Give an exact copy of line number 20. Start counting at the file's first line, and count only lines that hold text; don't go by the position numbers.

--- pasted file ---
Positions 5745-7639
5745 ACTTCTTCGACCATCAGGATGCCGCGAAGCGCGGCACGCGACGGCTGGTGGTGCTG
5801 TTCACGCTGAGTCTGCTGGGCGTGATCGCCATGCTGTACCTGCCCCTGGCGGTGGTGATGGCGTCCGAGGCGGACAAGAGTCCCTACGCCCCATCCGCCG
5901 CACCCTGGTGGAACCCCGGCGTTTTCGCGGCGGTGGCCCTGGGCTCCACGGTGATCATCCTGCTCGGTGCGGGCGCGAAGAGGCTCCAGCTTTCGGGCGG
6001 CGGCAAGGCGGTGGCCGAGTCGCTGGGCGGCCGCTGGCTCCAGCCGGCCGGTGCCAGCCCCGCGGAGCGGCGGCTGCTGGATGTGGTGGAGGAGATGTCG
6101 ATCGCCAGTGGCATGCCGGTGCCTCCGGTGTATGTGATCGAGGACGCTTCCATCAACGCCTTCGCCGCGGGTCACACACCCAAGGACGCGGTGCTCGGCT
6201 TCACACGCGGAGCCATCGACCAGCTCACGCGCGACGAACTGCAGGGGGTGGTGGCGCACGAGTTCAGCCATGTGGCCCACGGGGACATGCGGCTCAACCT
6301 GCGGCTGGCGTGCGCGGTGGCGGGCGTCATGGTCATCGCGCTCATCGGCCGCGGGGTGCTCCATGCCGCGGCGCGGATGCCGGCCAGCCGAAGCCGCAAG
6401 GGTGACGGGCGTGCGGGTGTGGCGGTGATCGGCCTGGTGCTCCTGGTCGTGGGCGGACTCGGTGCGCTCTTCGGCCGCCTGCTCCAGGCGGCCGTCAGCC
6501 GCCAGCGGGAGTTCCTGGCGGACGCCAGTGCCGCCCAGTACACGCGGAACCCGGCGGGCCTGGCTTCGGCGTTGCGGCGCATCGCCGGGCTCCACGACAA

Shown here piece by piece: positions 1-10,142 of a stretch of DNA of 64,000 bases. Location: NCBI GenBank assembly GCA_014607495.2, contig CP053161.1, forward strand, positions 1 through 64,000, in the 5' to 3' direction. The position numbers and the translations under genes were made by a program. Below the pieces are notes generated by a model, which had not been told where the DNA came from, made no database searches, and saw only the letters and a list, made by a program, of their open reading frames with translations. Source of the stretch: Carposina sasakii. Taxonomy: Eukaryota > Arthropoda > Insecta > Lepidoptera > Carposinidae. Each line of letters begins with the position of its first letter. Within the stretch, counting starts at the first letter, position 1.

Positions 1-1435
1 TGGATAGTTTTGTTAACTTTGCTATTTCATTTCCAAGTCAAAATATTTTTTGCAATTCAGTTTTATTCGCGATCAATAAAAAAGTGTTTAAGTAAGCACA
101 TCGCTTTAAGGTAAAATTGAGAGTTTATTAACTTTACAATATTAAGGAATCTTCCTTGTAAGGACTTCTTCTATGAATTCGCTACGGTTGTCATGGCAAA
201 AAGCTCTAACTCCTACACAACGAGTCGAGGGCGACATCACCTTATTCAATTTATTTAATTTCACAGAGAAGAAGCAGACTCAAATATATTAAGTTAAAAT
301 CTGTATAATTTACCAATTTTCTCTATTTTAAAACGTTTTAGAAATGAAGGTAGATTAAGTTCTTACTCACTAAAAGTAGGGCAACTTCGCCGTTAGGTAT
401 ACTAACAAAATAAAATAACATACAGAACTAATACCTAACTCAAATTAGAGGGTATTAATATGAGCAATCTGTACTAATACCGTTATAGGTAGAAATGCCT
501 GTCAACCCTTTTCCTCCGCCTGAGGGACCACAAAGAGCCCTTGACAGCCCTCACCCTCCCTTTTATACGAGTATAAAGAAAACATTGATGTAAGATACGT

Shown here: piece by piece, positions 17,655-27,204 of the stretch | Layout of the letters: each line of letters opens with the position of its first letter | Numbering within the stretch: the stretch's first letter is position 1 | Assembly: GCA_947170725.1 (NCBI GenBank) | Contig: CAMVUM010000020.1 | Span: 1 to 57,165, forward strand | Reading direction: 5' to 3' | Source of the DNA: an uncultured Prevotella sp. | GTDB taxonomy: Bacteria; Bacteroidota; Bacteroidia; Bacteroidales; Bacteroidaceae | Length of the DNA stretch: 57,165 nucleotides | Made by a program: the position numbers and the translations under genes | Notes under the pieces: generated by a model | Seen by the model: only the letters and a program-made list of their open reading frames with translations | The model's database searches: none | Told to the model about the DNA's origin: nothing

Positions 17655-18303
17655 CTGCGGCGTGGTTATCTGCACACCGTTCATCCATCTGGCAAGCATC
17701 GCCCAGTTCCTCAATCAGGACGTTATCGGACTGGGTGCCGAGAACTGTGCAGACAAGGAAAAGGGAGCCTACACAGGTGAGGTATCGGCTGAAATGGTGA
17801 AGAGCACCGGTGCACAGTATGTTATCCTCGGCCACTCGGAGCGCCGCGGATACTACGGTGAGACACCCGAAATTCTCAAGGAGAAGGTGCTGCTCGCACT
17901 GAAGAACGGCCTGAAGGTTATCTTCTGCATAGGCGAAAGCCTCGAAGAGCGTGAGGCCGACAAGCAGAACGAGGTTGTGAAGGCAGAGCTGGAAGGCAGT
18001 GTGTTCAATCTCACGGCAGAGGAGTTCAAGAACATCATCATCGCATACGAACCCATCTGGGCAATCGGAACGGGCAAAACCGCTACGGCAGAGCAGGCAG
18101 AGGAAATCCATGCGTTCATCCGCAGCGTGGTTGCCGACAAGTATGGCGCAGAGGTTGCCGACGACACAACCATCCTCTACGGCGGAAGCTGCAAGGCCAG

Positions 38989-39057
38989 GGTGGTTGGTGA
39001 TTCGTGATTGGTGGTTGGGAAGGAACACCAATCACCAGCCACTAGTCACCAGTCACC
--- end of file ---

Positions 17655-18303